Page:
One of the nation’s largest nursing home industry groups is cautiously backing part of a plan to boost home health system’s coffers by $250 million.

“We support efforts to modernize and improve the home health benefit,” said LeadingAge’s Aaron Tripp, Vice President, Reimbursement and Financing Policy. “Both the revision of payment to emphasize clinical factors and more closely tie payment to beneficiary needs (i.e., the Patient-Driven Groupings Model), as well as the proposal to allow health paraprofessionals to perform at their highest level of training should help to achieve that goal.” 

The Centers for Medicare & Medicaid Services made several recommendations in its proposed rule along with the 1.3% increase. These included a new permanent home infusion therapy benefit that will let patients have the option of receiving treatment such as chemotherapy at home. CMS also proposed updates under the Patient-Driven Groupings Model and recommended therapist assistants be allowed to perform maintenance therapy at home.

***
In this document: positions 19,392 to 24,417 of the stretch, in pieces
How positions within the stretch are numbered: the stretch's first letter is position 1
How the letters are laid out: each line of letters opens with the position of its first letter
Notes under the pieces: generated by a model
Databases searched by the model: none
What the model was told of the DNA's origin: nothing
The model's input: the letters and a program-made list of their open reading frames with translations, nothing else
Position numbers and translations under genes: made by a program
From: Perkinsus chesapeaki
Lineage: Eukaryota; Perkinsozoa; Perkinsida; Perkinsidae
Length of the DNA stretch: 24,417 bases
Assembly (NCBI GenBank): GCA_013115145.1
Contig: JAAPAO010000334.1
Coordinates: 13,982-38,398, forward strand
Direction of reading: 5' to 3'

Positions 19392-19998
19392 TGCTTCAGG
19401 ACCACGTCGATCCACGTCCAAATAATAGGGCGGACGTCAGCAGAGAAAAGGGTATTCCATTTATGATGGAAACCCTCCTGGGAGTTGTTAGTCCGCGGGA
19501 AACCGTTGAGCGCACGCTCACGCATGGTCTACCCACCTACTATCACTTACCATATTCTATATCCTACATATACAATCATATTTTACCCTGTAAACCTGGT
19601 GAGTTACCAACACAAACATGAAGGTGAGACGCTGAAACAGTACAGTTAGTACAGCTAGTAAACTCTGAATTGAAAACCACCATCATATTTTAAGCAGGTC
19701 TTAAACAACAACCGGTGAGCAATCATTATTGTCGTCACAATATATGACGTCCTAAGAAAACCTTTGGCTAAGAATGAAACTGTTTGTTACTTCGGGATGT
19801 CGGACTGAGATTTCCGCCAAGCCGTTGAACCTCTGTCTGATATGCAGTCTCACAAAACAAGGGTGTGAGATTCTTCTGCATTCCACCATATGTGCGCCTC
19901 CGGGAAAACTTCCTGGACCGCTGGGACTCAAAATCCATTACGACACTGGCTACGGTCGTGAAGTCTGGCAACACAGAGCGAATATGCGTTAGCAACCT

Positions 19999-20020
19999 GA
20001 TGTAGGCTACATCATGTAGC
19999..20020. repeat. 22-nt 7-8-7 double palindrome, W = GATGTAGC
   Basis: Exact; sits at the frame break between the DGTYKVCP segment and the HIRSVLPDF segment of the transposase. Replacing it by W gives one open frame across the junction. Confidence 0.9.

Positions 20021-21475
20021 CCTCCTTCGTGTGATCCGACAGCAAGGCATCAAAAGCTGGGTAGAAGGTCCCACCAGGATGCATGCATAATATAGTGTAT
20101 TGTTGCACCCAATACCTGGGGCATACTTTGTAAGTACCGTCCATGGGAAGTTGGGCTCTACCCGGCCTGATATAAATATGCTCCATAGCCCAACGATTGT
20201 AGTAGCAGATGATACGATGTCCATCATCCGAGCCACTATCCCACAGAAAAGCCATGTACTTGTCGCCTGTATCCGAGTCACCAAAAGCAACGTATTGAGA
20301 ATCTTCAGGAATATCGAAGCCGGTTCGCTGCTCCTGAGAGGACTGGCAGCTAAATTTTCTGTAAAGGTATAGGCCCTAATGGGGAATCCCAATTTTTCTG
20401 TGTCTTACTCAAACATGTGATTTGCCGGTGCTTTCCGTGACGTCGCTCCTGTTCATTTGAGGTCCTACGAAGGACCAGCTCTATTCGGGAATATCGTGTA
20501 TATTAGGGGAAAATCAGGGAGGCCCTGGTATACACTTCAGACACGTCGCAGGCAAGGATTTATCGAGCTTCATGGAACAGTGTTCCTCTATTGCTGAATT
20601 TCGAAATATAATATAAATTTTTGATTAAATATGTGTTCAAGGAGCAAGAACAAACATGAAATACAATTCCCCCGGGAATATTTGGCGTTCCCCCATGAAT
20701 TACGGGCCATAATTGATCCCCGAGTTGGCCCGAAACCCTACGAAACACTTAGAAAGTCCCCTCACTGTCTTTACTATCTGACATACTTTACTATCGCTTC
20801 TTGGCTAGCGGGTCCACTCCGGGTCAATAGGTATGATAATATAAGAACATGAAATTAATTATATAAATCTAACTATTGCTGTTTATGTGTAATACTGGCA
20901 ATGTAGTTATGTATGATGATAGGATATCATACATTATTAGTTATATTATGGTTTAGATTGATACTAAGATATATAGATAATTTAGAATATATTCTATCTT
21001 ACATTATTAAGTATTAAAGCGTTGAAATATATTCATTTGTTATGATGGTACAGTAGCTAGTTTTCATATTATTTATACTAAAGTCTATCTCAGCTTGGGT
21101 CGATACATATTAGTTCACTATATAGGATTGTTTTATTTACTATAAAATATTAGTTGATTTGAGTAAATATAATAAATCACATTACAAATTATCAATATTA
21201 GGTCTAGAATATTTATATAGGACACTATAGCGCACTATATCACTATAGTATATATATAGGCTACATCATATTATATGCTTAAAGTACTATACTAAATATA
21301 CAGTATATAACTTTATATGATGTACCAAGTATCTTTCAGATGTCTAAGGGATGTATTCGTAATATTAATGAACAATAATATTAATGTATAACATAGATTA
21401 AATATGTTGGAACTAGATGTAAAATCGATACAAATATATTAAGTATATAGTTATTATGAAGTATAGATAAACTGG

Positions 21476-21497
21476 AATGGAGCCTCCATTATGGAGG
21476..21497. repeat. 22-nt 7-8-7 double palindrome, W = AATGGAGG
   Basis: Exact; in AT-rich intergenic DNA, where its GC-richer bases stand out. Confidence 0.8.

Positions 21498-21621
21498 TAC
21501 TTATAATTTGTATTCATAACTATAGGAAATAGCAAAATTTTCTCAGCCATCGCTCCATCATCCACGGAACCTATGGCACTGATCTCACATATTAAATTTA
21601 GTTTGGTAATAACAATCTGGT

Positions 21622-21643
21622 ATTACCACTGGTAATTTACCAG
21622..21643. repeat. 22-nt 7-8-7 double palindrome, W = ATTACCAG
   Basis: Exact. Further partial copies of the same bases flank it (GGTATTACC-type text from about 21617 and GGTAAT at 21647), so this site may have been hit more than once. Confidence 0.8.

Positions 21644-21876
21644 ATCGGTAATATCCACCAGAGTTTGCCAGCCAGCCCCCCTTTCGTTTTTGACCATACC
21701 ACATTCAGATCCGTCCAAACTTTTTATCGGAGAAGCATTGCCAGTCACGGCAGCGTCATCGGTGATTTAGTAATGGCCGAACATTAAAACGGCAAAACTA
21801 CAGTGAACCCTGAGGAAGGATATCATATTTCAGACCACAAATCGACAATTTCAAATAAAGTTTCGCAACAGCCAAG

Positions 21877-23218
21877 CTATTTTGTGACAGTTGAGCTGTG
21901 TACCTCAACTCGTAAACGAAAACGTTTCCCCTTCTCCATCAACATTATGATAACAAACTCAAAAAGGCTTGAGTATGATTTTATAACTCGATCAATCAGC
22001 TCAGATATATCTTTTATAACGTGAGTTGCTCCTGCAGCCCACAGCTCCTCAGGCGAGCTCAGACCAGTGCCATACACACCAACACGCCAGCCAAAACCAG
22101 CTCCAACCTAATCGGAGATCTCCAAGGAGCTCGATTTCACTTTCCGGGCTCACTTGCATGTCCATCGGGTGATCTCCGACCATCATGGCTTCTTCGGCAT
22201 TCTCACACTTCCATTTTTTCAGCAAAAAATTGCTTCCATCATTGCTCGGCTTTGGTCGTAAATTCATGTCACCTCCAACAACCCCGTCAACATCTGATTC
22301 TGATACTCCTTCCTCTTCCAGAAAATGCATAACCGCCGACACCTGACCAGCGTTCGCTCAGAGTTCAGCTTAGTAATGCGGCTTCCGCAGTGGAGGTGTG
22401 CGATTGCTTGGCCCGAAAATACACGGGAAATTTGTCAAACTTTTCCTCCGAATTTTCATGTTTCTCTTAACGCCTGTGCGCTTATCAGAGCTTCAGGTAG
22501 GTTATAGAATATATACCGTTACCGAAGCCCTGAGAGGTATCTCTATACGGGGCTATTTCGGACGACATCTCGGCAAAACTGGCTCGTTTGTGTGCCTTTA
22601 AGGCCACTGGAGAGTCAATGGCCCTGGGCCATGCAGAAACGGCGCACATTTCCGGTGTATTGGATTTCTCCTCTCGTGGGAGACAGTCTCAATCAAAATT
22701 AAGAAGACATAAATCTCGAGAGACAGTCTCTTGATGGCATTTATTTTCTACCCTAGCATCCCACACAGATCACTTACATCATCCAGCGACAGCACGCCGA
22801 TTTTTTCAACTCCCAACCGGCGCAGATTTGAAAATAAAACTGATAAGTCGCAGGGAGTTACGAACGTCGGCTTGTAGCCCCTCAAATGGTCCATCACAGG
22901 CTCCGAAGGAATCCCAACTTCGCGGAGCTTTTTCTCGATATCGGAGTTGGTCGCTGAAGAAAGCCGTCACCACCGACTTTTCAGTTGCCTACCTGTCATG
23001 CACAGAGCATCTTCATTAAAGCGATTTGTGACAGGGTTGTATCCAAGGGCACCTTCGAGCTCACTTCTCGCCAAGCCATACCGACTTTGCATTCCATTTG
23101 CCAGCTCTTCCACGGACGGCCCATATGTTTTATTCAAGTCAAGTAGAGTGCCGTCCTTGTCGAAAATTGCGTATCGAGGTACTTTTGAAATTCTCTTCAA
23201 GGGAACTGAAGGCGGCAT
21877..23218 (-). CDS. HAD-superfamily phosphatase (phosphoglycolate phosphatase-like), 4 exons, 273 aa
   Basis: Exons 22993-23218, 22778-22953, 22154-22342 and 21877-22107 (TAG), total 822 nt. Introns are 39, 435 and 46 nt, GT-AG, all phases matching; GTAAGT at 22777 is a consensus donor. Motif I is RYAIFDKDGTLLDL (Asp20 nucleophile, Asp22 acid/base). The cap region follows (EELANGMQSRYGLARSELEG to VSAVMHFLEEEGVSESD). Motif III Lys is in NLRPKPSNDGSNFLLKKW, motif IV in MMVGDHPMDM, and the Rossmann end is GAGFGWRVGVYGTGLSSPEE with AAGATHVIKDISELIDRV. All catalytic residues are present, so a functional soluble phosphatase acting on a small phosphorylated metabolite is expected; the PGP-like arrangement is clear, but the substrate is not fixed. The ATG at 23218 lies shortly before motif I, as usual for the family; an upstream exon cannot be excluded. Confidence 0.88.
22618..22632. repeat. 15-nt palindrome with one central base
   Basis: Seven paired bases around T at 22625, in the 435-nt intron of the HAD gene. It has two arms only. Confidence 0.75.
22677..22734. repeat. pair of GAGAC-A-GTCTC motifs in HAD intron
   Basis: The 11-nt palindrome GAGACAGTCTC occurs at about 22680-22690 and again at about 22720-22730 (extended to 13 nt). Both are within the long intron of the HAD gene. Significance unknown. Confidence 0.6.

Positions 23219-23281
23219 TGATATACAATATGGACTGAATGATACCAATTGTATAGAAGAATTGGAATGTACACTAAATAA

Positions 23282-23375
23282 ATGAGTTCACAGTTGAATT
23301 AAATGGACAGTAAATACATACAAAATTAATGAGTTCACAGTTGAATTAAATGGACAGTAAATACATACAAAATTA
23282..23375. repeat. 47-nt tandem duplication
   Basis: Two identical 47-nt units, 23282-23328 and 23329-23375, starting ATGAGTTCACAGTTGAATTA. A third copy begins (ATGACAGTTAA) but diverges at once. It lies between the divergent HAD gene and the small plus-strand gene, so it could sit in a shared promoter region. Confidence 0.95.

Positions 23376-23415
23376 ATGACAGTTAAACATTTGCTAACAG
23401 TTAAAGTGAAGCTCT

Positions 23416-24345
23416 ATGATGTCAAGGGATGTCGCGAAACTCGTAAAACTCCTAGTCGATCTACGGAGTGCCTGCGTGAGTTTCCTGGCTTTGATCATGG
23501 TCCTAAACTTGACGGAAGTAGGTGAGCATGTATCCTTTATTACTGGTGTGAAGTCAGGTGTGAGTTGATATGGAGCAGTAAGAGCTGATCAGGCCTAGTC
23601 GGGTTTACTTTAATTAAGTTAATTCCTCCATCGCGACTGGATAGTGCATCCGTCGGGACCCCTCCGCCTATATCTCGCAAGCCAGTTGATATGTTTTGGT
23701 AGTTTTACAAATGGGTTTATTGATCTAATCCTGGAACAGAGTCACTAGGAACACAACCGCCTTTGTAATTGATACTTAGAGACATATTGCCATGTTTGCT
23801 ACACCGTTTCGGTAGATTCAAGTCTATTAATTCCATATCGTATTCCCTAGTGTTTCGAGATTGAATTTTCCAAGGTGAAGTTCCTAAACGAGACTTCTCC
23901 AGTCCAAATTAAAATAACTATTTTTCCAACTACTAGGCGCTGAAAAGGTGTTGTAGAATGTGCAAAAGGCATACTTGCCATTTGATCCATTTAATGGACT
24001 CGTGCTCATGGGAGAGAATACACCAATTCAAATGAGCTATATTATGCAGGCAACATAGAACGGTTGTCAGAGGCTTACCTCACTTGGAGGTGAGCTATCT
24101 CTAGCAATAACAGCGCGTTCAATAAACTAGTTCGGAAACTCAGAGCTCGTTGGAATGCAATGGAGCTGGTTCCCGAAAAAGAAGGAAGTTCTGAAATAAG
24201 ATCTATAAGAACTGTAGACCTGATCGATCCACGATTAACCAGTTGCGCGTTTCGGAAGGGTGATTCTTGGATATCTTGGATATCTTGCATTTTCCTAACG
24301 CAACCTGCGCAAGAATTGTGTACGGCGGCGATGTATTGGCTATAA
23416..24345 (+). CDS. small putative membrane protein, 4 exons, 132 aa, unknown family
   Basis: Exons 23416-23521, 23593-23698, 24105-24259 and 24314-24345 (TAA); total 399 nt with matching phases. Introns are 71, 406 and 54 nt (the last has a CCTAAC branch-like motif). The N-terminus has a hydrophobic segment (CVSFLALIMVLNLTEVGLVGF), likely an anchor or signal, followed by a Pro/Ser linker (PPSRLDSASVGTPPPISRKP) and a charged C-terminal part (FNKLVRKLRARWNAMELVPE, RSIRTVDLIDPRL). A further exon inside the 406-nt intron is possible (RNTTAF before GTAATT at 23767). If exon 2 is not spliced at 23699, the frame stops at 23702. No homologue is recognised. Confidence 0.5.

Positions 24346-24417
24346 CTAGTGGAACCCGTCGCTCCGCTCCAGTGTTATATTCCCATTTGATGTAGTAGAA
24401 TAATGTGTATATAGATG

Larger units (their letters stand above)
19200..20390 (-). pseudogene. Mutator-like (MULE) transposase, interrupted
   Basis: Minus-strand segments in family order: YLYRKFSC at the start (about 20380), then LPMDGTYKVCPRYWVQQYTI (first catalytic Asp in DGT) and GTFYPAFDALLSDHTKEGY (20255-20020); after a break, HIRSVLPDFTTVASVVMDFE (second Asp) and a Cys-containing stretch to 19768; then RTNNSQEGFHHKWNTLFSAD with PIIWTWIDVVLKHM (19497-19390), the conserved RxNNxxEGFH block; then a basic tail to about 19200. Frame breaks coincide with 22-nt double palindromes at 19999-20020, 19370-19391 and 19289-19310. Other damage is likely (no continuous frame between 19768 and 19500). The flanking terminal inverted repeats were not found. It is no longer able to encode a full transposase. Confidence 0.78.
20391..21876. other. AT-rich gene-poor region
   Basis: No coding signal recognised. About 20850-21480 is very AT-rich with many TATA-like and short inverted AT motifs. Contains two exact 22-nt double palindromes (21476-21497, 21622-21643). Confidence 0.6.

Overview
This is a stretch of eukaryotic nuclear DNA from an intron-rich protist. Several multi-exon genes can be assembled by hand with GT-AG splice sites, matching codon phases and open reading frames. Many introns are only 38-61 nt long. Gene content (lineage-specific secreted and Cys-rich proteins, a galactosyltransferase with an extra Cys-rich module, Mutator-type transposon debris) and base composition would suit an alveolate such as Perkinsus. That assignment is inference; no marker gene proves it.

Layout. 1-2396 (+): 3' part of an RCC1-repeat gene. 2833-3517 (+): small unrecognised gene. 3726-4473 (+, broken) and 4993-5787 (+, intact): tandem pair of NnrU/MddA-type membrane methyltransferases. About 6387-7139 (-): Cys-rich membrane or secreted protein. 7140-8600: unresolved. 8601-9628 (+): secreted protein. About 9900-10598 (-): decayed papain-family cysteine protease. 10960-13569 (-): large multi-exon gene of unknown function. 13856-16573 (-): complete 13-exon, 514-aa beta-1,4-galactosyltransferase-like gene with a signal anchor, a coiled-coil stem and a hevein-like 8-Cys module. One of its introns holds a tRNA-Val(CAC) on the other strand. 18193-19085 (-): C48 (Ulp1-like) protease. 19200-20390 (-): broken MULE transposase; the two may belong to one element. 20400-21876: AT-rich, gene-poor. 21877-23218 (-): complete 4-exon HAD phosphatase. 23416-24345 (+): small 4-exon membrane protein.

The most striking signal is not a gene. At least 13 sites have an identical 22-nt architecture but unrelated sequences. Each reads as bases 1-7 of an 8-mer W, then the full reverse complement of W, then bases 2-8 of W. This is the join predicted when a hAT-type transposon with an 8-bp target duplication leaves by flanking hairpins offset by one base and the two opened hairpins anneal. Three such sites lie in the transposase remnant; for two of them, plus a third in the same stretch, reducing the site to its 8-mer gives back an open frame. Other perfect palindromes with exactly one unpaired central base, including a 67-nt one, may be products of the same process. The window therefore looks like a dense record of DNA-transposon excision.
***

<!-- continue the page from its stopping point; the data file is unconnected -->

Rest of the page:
More controversially, CMS has recommended phasing out Request for Anticipated Payments. Home health providers can receive up to 60% of anticipated payment at the beginning of a patient’s care through RAP, which regulators have warned leads to fraud schemes.

The phase-out worried LeadingAge, Tripp said.

“The combined negative financial impact due to an increased reliance on unobserved, prospective behavior assumptions, the proposal to eliminate RAP payments, and the ongoing phase-out of the rural add-on payments will trouble many of our members, who as nonprofit organizations, operate on slim margins,” Tripp said. “Because of the current trend of shifting beneficiaries out of institutional settings for acute and post-acute care, we would like to see CMS supporting home health agencies through this transition to the PDGM, as opposed to punishing the entire field due to practices of bad actors in the past.”